Top lawmakers approve governor’s $300M borrowing request

Raimondo: ‘We have to keep the lights on to keep Rhode Islanders alive’


The General Assembly’s four-member Disaster Emergency Funding Board on Thursday approved Gov. Gina Raimondo’s request for authority to borrow up to $300 million – a move the administration says is needed to maintain Rhode Island’s cash flow amid the effects of the COVID-19 crisis.

“Our revenues have really taken a plunge … It’s my top goal to reopen the economy, but at the moment, we are facing a liquidity problem. We don’t have the liquidity we need,” Raimondo told the panel.

General Treasurer Seth Magaziner said as standard practice, a balance of approximately $40 is consistently maintained in state’s general fund.

As a result of the current crisis – which has seen revenues drop sharply as expenses grow – he said officials are “anticipating falling below that $40 million level as soon as Monday, and the balance could fall to zero soon after that.”

Magaziner said March and early April are typically the most fallow in terms of the state general fund’s cash balance, or so-called “rainy day fund, which is traditionally maintained at approximately $200 million – or roughly 5 percent of the previous year’s revenues – at the start and end of each fiscal year and varies throughout that 12-month period. This time of year is the tightest from a fiscal standpoint, he said, because of the revenue that usually arrives with tax day in mid-April.

“Fiscally, this crisis really could not have come at a worse time,” he said.

Securing a $300 million line of credit, Magaziner added, will “ensure that in this time of crisis, the state can continue to serve the public.”

Raimondo more bluntly echoed that sentiment: “We have to keep the lights on to keep Rhode Islanders alive.”

She also said the federal government’s decision to delay the tax filing and payment deadline from April 15 to July 15 – a move the state followed – created new urgency from a cash flow perspective.

“Once that happened, it absolutely necessitated a measure of this kind,” she said.

Jonathan Womer, director of the state’s Office of Management and Budget, also spoke of “liquidity and timing of revenue” as the primary issue facing the state at this point. While the $2 trillion stimulus package on the federal level will provide relief for Rhode Island – including $1.25 billion in aid for the state – he said it will take time to fully sift through and receive that funding.

Magaziner said the state remains in negotiations over the precise terms of the borrowing, although he expects an agreement within days.

While he declined to discuss specifics related to potential lenders, he said the general contours of the talks involve a roughly 3-percent annualized interest rate and a repayment term of four to 12 months.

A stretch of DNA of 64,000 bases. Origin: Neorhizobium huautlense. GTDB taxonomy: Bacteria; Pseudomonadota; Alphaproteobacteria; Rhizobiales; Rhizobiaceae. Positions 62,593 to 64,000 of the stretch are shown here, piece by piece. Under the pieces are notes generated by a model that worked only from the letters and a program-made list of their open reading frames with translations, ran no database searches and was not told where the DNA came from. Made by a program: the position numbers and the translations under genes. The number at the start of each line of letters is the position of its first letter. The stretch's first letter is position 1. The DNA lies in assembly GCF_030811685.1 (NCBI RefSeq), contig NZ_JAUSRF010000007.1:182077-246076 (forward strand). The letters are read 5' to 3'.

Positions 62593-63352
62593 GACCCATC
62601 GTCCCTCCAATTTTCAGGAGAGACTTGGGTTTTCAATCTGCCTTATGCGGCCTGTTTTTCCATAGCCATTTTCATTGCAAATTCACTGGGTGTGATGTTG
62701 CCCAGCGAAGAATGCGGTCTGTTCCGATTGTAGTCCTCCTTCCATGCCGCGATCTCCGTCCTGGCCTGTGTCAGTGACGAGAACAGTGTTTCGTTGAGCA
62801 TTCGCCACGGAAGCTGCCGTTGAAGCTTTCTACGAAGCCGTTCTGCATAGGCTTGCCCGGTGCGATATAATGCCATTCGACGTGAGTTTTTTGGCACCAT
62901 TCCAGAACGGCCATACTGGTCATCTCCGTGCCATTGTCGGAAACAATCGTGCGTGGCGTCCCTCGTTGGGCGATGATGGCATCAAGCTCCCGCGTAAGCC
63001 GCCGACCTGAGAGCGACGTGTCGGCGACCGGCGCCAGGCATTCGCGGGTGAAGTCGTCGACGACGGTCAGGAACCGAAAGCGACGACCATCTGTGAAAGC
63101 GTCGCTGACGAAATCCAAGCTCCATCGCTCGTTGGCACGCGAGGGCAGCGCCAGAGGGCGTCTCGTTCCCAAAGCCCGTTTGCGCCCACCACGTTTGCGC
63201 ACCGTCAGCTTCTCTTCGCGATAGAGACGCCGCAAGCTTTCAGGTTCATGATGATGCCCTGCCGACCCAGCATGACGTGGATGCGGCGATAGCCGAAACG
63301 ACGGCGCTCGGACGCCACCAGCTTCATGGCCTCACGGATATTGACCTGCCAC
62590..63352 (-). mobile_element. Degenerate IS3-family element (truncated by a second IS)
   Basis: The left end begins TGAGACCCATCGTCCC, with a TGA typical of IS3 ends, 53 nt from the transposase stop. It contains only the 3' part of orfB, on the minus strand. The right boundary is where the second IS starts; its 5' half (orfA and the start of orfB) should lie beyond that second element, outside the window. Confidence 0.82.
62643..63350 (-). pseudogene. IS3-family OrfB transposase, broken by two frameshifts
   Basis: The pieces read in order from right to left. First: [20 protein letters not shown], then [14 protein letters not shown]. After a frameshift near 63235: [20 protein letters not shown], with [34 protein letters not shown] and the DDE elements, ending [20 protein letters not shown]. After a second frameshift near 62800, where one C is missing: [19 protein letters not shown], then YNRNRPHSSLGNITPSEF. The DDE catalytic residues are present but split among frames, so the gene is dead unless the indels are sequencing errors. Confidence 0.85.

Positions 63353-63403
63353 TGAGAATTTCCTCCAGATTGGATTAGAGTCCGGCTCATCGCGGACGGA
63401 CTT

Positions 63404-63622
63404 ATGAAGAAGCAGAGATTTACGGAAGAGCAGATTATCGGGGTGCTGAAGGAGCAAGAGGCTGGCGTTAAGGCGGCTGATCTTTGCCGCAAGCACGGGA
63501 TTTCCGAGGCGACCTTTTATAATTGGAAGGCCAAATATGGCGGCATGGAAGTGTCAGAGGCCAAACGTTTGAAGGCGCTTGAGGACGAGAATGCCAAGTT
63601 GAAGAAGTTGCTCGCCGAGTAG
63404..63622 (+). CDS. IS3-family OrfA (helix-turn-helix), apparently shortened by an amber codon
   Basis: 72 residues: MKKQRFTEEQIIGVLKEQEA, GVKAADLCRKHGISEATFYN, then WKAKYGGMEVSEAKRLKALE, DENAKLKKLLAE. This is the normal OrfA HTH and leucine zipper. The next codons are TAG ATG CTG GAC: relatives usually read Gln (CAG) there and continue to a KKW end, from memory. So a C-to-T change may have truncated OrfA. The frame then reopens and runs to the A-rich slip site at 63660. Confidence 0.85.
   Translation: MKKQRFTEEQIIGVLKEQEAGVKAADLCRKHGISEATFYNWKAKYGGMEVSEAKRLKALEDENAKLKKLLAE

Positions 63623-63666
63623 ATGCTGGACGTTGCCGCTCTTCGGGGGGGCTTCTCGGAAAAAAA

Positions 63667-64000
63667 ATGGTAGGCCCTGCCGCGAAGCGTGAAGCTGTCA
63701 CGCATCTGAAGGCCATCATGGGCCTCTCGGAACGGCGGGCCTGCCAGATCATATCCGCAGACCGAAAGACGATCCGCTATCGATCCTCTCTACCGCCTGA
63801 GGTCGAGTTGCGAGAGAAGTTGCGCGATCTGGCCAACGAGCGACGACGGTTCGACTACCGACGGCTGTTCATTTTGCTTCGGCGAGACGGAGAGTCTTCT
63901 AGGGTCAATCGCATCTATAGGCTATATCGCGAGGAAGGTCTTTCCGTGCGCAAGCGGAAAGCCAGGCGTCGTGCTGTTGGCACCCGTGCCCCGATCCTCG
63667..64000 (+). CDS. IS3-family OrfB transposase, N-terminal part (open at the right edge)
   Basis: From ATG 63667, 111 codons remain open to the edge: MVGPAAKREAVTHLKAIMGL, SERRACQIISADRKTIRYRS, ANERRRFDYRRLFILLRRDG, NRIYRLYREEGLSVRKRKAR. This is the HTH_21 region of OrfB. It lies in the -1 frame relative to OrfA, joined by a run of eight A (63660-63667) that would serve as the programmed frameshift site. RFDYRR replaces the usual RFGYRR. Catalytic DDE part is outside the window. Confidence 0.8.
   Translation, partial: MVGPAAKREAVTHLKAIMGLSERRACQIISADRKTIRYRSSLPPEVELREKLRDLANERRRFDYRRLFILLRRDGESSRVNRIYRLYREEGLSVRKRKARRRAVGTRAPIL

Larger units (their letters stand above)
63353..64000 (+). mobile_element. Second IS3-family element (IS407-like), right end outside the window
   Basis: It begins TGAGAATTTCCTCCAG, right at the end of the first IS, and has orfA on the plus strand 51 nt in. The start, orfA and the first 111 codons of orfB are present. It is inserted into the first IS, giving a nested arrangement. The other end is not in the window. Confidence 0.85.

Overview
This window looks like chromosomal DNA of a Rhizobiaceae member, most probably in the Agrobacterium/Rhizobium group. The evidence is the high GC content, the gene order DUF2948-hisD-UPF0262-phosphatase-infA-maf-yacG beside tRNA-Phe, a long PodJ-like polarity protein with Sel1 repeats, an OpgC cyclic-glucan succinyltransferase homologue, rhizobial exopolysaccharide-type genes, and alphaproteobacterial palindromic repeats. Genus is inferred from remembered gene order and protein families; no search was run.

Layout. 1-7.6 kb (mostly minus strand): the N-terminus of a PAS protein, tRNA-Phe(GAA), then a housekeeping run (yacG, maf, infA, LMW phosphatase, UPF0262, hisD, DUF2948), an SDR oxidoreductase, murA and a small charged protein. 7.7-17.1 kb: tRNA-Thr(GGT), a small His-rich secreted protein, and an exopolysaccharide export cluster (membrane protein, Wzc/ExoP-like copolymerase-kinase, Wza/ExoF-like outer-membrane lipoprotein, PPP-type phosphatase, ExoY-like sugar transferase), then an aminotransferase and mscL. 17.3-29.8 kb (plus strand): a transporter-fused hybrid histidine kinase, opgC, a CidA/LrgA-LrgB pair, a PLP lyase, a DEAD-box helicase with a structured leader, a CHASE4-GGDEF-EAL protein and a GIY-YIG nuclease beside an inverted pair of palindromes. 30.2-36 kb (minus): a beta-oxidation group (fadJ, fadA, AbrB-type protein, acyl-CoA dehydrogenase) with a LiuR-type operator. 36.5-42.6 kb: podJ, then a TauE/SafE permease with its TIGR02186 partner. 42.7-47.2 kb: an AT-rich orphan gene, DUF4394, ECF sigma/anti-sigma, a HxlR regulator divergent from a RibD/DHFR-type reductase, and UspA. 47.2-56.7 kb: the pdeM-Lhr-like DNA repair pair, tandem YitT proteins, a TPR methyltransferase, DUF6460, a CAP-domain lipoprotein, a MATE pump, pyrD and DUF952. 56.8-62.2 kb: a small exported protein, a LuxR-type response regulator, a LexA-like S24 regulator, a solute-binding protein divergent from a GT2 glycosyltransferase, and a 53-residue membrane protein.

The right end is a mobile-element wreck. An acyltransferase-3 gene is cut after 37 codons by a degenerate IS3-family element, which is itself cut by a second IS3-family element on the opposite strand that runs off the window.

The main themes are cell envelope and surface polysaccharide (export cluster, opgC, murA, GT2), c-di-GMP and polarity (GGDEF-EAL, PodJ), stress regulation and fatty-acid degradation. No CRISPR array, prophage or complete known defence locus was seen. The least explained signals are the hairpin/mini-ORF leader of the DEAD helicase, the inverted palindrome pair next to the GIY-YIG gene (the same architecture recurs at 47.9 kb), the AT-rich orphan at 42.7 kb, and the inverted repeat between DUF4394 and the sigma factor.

“This is a line of credit, not a tax anticipation note … We will have the option of only drawing as much as we need, when we need it,” he added.

The request received the unanimous backing of the rarely convened Disaster Emergency Funding Board, which includes House Speaker Nicholas Mattiello of Cranston, Senate President Dominick Ruggerio of North Providence, House Finance Chairman Marvin Abney of Newport and Senate Finance Chairman William Conley of East Providence.
While the proceedings – which took place in the State Room at the State House and were broadcast via Capitol TV – were unusual, the lawmakers uniformly sought to reassure residents and dispel questions regarding the process being utilized.

“We’re not rewriting the budget,” Abney said, later added: “If I thought it was a bad deal, I wouldn’t sign it … I’ll be watching every day, every second.”

Conley described the communication among the governor’s office, the General Assembly’s leadership and various state departments as “extraordinary, consistent with the extraordinary times and challenge we’re facing.”

Addressing the governor, he added: “Because of the comprehensive nature of the information you’ve shared with us, because of the level of communication you’ve engaged in with us … I feel confident that this as has been vetted as much as any financial document or study that I’ve been involved with during my service in the Senate.”

Conley also cited “guardrails” in the resolution approved Thursday that will limit the use of loan funding to supporting cash flow and provide for reporting and oversight requirements.

Mattiello said Rhode Islanders “can be very secure in the notion that we are not creating any new spending.” Describing the decline in revenues and jump in expenses related to the crisis as a “clash of the worst possible set of circumstances,” he said the “normal tools don’t work under these set of circumstances.”